Washington, DC — The "Africa Forum" organized by the FEEEDS Advocacy Initiative, Gallup, The Africa Society, AllAfrica and Operation HOPE, which was held July 10 for 250 invitees, is being called a "substantive success" in addition to being the first in a series of activities leading up to the August 5-6, 2014 US-Africa Heads of State Summit.
The Summit, called by President Barrack Obama, will be the first time that any U.S. President is hosting such an event, although the 2000 AGOA legislation actually called for such a Summit.
The Africa Forum is being hailed as "unique" and a "positive step in the right direction," not only because it headlined African Ambassadors to the U.S. who provided their recommendations on the Forum topics of Africa Trade, developmental areas such as power, agriculture, and governance. Of special note, the Forum focused on new areas for dialogue which generally get left out of donor discussions such as how Africans see their governments underscored in Gallup's "Well Being Index," presented by its World Poll Managing Director Jon Clifton, and the need for more financial inclusion projects for the Continent's burgeoning youth population which was highlighted by Ms. Roscoe of Operation HOPE.
FEEEDS Advocacy Initiative CEO Ambassador Robin Sanders emphasized that "the median age for the region was 15-19 years of age for the next 5-7 decades, and that this was important to keep in mind for development, financial inclusion, and entrepreneurship as the Continent is on track to reach 2.4 billion people by 2040."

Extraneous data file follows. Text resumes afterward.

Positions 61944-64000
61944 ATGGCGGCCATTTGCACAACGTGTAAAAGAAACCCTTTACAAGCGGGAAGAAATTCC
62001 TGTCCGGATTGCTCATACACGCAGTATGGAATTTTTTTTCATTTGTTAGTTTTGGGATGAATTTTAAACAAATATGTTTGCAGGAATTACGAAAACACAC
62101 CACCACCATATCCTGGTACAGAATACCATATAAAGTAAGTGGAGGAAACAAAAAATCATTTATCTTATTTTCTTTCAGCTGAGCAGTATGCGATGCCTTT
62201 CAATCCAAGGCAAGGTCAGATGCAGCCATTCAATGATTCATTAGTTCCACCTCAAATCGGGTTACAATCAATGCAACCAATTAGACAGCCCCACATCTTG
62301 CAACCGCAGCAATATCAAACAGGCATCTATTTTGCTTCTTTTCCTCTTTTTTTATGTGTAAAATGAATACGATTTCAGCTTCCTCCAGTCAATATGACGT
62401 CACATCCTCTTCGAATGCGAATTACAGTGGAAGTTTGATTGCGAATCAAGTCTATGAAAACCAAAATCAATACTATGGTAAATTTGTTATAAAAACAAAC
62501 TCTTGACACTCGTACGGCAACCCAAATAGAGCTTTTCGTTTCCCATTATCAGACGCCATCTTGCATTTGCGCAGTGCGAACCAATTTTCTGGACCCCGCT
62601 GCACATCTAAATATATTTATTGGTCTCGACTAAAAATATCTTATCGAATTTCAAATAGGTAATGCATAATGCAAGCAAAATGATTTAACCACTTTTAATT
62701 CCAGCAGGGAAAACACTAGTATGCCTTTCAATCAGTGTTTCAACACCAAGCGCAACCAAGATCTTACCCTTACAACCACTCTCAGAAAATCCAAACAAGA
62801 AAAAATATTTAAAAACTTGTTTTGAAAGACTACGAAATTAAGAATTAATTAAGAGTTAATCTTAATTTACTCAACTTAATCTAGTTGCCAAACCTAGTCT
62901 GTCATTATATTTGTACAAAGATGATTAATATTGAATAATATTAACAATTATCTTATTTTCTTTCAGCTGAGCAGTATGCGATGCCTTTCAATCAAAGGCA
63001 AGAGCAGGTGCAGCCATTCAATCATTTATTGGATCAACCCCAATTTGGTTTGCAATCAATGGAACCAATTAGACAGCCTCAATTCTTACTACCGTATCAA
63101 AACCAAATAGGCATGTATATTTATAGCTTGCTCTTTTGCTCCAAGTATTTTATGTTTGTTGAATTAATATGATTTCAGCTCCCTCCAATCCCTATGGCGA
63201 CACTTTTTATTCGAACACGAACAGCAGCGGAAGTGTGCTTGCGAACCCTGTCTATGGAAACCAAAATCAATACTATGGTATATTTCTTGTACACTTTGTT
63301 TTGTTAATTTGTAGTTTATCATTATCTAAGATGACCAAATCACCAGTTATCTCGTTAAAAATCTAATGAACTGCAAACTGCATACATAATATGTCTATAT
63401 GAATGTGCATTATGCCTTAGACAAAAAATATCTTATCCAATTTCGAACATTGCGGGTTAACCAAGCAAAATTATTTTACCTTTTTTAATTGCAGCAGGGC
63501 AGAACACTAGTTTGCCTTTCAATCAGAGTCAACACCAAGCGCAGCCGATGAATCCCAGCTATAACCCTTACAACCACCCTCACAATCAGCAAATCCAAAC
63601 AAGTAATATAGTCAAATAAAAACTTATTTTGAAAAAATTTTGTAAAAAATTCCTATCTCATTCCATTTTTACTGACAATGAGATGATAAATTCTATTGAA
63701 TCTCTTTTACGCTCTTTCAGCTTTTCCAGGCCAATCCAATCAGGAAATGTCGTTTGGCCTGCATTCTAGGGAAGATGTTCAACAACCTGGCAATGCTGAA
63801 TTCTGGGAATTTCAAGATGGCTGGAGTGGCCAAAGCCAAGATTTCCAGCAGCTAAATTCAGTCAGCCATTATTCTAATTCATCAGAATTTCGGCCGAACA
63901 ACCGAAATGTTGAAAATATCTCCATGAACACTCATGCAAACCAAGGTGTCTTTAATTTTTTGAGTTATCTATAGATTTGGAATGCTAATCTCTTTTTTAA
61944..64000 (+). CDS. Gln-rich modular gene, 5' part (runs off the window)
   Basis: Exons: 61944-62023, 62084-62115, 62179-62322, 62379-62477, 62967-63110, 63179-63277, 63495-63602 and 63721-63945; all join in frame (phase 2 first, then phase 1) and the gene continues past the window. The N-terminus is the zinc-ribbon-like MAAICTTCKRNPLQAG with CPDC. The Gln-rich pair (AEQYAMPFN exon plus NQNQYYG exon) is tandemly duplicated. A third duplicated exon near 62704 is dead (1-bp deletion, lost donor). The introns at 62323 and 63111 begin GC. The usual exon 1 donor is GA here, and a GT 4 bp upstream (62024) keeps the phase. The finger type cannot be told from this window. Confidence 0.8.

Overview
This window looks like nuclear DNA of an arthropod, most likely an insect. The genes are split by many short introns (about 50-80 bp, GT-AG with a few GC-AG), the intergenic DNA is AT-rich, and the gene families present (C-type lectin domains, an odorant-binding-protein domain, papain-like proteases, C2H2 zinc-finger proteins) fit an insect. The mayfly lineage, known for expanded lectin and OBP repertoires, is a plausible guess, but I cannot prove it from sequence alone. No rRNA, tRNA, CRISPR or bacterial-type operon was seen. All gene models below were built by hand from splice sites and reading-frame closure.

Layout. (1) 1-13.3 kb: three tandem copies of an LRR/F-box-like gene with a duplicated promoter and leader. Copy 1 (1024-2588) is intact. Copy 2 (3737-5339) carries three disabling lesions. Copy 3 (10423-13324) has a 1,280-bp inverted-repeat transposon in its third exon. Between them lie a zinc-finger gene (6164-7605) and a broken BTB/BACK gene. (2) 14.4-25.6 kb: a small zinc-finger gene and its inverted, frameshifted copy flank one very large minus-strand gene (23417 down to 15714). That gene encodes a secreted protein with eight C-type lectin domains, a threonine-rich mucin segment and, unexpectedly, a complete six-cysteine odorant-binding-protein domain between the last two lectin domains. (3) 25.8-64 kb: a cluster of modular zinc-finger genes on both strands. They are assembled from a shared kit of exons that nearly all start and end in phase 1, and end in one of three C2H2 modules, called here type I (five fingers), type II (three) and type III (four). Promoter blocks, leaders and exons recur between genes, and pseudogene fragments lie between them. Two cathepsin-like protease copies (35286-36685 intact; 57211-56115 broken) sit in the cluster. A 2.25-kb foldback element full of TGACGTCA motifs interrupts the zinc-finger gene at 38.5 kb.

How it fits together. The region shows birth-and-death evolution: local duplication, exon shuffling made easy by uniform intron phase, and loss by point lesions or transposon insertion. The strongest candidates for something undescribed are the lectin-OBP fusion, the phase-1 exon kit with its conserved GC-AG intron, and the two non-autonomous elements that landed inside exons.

The Africa Society of the National Summit on Africa President Bernadette Paolo noted in her opening remarks that "the Forum's goal was to have an African perspective, as well as an American one, on key issues for the US-Africa Leaders' Summit. The idea is to have a constructive and inclusive dialogue."
Other key comments came from Africa Export-Import Bank Chairman and President Jean-Louis Ekra, United States Trade Representative Florie Liser, African Center for Strategic Studies Academic Dean Dr. Raymond Gilpin, and Small Business Administration's (SBA) Ngozi Bell. Ekra highlighted "the need for Africa trade diversification and movement from one commodity nations both internally, regionally and for the export market, including consideration of a Marshall Plan-like idea to address infrastructure."
Ms. Liser echoed the same on commodity diversification, but also said that the "US wants to continue to build and expand its trade relationship with Africa, and noted the importance of the upcoming AGOA reauthorization process." On governance, Dr. Gilpin made the key point of "connecting politics and economic policies when focusing on African governance issues."
SBA's Ngozi Bell provided the audience with prime go-to tools for small and medium size businesses interested in Africa, noting that "it's SMES that drive all world economies, noting the U.S. example of 28.2 million SMEs." She also stressed that helping U.S. SMEs interested in business in Africa will also help spur development on the Continent."
The African Ambassadors to the U.S. who were panelists at the event were the Honorable (Excellencies) Faida Mitifu of Democratic Republic of the Congo; Dr. Tebelelo Seretse of Botswana; Liberata Rutageruka Mulamula of Tanzania, Cheikh Niang of Senegal; and, Adebowale Adefuye of the Federal Republic of Nigeria who opened the event stating that everyone will know that "Africa is in town [in the house] when the Summit begins."